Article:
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No relief for Oil

19 December 2008

The Technical Trader’s view:

WEEKLY CONTINUATION CHART Oil is testing the long-term supports from the succession of prior Highs. The band of support from $33.70- $41.15 has been tested. So far it has held, but if it broke then the market would have very little support left…

DAILY CHART: The short-term picture is not encouraging for the bulls. The market has failed at the horizontal resistance from the prior low. Watch carefully for a break down beneath the recent low of $42.51. That looks likely to happen. And a test of the $39.99 horizontal will result.


The Macro Trader’s view:

The oil producers’ cartel OPEC have this week delivered the biggest output cut in their history: 2M bpd, in an attempt to stem the recent correction which saw the market more than halve since the all time high made in the summer. But far from support the market as they intended, the oil price has begun to weaken further.

In the Macro Trader’s Guide we have covered this phenomenon several times over recent weeks. As OPEC began voicing concern about the weakness of the market, several hawks began calling for a large cut in output with the aim of sending oil prices higher, towards the US$70.00 a barrel level. When producers met a couple of weeks ago they were unable to agree the size of the cut. Consequently the market weakened further and hardened up opinion in the cartel to the point where even the more moderate Saudi Arabia joined the likes of Iran demanding a big cut.

We have consistently argued that their efforts would prove counterproductive. The global economy is facing probably its worse period of weakness since the 1930’s and all the major developed and emerging economies are affected.

In an environment such as this, where demand is already weak for everything including energy, cutting output in response to price falls is simply chasing demand lower.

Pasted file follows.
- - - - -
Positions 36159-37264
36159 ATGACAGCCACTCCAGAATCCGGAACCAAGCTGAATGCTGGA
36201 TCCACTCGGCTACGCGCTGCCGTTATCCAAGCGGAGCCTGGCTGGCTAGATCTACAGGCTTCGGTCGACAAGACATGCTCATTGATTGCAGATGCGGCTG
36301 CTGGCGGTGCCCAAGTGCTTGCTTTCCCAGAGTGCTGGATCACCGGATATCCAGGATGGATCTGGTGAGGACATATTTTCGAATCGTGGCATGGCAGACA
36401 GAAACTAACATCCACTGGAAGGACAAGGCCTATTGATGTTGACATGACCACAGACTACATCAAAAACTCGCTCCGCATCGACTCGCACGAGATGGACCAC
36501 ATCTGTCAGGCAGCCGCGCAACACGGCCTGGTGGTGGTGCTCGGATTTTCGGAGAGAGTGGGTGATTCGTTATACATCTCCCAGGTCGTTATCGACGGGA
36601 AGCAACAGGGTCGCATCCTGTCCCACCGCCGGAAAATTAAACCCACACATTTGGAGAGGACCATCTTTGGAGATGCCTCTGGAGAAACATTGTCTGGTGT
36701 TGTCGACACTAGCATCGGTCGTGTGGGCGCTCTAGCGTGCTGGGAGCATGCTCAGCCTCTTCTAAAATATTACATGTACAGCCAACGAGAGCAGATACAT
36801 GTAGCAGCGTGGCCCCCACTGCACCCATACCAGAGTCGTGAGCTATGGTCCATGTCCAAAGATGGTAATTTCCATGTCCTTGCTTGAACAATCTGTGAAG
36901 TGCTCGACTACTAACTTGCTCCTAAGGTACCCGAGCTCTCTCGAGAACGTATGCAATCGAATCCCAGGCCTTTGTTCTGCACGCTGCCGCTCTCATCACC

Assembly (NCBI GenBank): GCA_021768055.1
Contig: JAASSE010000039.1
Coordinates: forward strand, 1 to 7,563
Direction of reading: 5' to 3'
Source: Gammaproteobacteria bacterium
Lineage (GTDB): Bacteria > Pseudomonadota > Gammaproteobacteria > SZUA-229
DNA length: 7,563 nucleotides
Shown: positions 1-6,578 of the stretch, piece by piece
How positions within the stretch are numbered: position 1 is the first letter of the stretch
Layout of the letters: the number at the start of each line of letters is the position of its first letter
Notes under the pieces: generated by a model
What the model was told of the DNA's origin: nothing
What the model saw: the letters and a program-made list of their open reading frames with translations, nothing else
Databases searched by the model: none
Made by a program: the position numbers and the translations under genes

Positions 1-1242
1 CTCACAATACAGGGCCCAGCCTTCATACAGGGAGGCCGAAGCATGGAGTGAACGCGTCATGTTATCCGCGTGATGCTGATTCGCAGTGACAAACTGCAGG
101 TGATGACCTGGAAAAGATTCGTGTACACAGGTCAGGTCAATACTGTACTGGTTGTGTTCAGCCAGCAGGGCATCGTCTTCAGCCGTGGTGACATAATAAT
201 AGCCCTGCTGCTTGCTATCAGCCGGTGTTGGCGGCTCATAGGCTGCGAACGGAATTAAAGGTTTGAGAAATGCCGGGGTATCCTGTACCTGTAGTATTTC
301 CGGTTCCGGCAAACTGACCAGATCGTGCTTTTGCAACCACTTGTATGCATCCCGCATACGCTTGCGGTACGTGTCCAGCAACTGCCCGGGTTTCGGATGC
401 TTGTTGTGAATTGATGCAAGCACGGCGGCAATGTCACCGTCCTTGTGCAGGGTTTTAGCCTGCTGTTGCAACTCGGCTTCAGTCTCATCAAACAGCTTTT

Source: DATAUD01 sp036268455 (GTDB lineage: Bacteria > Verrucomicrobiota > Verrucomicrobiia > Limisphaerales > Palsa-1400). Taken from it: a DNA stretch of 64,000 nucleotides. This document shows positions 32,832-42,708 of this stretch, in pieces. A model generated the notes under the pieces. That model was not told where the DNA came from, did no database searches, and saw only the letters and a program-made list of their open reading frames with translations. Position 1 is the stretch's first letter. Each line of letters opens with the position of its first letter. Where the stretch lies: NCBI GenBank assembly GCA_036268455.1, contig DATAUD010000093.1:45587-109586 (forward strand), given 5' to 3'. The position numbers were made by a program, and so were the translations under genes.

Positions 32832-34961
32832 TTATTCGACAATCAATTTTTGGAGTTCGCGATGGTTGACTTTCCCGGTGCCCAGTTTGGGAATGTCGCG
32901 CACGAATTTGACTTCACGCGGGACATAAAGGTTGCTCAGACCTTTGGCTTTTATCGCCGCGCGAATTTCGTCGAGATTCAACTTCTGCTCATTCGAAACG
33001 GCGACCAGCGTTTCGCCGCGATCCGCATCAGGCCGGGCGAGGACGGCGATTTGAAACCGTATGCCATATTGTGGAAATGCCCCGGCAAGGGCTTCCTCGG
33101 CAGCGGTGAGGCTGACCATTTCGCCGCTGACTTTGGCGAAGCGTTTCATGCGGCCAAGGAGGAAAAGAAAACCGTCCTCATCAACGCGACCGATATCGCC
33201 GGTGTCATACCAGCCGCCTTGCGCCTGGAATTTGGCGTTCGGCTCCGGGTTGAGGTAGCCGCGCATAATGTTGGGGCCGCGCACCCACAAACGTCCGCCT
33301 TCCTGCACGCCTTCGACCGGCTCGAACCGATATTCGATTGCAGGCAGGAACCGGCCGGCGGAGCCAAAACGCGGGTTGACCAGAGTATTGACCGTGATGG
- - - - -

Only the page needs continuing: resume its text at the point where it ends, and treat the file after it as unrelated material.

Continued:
As we argued recently, the market corrects higher briefly ahead of the cut, driven by fear of what might occur, but as soon as the decision is known, the market refocuses back to the fundamentals; economic weakness which currently resembles gazing into a bottomless pit. Even if OPEC had proved successful and driven the price higher, the global economy would have been further damaged, resulting in greater weakness, lower energy demand and ultimately lower prices.

As it is, traders have already anticipated this affect and sent oil prices lower. Currently the driving force behind the oil price isn’t whether or not there is sufficient supply, but whether there is sufficient demand:
- with the Fed cutting interest rates to virtually zero and announcing their intention to buy bonds/print money,
- the ECB mulling whether or not to establish a clearing house facility for inter-bank and other lending, and

- the Governor of the Bank of England warning in an open letter to the Chancellor that his next official correspondence could well be explaining why inflation has dropped too low.

The authorities in these economies are clearly anticipating an extended and deep contraction of economic activity and we judge the oil price can still go lower. With China and India also suffering in this slowdown, their demand for energy has reduced too and as large manufacturing economies that rely on exports mainly to the developed economies, their appetite for oil won’t recover anytime soon.

So why hasn’t OPEC succeeded in manipulating the oil price higher? Simply because the world’s leading economies are contracting fast and traders anticipate a significant further reduction in energy demand.

Mark Sturdy, John Lewis
Seven Days Ahead

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